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Fig. 2

Section view of the flow conditioning components upstream of the baseline diffuser–collector (1/12th scale facility)

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Fig. 3

Subsonic wind tunnel facility for the testing of 1/4th scale diffuser collector. A mannequin standing 1.75 m is shown next to the facility for scale.

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Fig. 4

(a) View looking upstream of the circumferential radial traverse locations and (b) pressure tap locations on the hub

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Fig. 5

Isometric view of the exit traverse plane (collector back wall and hub removed)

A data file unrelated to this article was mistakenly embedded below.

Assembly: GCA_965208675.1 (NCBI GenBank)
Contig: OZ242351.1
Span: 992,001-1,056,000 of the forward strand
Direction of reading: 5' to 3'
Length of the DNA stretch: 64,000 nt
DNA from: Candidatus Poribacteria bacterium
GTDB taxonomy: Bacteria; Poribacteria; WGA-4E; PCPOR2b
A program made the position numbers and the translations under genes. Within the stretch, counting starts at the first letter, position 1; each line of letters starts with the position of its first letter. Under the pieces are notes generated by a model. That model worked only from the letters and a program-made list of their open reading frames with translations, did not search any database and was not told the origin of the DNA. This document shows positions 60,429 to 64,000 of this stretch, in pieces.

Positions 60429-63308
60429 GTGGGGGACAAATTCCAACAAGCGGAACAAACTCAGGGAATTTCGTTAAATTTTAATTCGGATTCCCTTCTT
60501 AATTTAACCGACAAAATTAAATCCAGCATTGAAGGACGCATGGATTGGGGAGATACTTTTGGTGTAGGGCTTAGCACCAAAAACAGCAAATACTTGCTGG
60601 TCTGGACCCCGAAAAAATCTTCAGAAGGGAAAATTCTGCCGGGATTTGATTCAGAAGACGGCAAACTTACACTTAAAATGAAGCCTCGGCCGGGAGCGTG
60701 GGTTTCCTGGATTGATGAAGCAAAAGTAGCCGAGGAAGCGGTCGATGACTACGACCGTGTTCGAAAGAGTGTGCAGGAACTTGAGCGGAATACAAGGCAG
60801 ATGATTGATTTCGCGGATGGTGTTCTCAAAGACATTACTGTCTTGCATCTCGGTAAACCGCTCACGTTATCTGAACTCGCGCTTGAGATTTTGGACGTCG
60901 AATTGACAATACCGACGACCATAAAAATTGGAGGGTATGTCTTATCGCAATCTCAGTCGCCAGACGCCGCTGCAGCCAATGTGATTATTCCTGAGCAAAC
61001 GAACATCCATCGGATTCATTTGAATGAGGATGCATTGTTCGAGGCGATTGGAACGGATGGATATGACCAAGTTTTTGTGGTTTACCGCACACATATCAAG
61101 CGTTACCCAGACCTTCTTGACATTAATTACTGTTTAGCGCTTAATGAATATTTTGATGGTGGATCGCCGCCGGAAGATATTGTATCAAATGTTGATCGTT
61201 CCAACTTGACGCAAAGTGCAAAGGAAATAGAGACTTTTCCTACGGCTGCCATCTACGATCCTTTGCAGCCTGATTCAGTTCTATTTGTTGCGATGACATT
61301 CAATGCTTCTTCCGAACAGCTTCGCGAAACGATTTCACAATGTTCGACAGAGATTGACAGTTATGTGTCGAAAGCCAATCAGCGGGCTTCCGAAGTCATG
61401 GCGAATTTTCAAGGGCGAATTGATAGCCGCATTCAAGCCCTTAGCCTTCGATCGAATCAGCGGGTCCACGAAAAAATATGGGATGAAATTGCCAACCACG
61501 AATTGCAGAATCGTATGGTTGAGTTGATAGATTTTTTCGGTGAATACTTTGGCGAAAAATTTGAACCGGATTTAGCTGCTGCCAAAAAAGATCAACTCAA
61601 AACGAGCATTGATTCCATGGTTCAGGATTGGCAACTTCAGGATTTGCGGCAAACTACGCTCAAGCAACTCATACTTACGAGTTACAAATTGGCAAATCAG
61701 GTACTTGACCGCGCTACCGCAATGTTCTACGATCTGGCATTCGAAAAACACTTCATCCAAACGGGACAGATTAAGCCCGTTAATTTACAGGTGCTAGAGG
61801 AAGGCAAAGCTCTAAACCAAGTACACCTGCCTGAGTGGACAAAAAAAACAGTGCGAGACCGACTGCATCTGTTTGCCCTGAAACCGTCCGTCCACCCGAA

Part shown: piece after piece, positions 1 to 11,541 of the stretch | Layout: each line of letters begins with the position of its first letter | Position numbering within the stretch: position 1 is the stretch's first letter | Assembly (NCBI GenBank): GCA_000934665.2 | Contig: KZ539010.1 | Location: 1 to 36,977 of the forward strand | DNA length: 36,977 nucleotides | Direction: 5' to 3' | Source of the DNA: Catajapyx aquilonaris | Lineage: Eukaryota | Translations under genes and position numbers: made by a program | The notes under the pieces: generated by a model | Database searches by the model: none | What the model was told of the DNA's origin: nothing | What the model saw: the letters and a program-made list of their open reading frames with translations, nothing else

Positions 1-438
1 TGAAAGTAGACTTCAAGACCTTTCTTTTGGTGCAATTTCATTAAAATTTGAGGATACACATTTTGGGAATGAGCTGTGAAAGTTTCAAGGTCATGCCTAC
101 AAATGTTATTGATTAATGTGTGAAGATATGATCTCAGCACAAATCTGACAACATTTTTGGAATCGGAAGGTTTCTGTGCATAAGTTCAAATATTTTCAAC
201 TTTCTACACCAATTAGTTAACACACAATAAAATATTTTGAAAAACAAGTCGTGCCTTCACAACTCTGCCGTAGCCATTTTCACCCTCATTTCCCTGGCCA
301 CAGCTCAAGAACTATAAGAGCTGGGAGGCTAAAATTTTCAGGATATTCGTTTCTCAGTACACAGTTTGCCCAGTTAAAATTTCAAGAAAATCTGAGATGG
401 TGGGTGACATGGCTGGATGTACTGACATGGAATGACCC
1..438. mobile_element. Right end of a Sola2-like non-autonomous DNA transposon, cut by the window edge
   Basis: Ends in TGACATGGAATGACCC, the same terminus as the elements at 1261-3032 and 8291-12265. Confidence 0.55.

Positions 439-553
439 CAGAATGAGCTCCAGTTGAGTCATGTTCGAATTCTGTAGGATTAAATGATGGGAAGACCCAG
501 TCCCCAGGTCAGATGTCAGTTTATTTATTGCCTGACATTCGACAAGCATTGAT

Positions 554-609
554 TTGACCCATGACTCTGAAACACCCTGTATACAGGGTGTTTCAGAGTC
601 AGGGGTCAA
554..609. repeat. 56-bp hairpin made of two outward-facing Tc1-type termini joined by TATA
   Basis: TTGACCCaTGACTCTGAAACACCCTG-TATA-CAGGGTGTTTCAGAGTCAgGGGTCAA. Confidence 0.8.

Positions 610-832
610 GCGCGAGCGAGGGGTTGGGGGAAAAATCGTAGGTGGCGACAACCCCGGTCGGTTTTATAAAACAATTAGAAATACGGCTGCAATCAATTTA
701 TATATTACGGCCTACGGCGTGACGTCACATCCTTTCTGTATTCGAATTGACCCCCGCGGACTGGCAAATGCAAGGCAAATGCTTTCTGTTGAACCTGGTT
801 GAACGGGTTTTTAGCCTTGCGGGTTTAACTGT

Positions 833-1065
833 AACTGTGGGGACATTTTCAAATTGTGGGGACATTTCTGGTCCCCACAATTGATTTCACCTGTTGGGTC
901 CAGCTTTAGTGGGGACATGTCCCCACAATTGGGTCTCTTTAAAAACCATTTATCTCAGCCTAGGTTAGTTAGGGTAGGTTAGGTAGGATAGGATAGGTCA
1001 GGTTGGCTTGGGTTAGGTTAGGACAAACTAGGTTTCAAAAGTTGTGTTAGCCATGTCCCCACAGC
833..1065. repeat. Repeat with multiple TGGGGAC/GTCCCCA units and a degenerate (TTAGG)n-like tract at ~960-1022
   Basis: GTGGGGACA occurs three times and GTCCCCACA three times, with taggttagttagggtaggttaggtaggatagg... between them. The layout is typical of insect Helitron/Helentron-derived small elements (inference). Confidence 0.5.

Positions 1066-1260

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Fig. 6

Sectional view of the 1/12th scale baseline diffuser– collector

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Fig. 7

(a) Specification of geometry parameters and (b) sectional view of the radial diffuser–collectors with baseline diffuser as a comparison

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Fig. 8

Increment of area ratio ΔA2/A1 and ideal ΔCp_ideal from baseline of the diffuser geometries considered (diffuser only, without collector)

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Fig. 9

Overview of the computational domain

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Fig. 10

Circumferential inlet distributions of pressure coefficient deviations and Mach number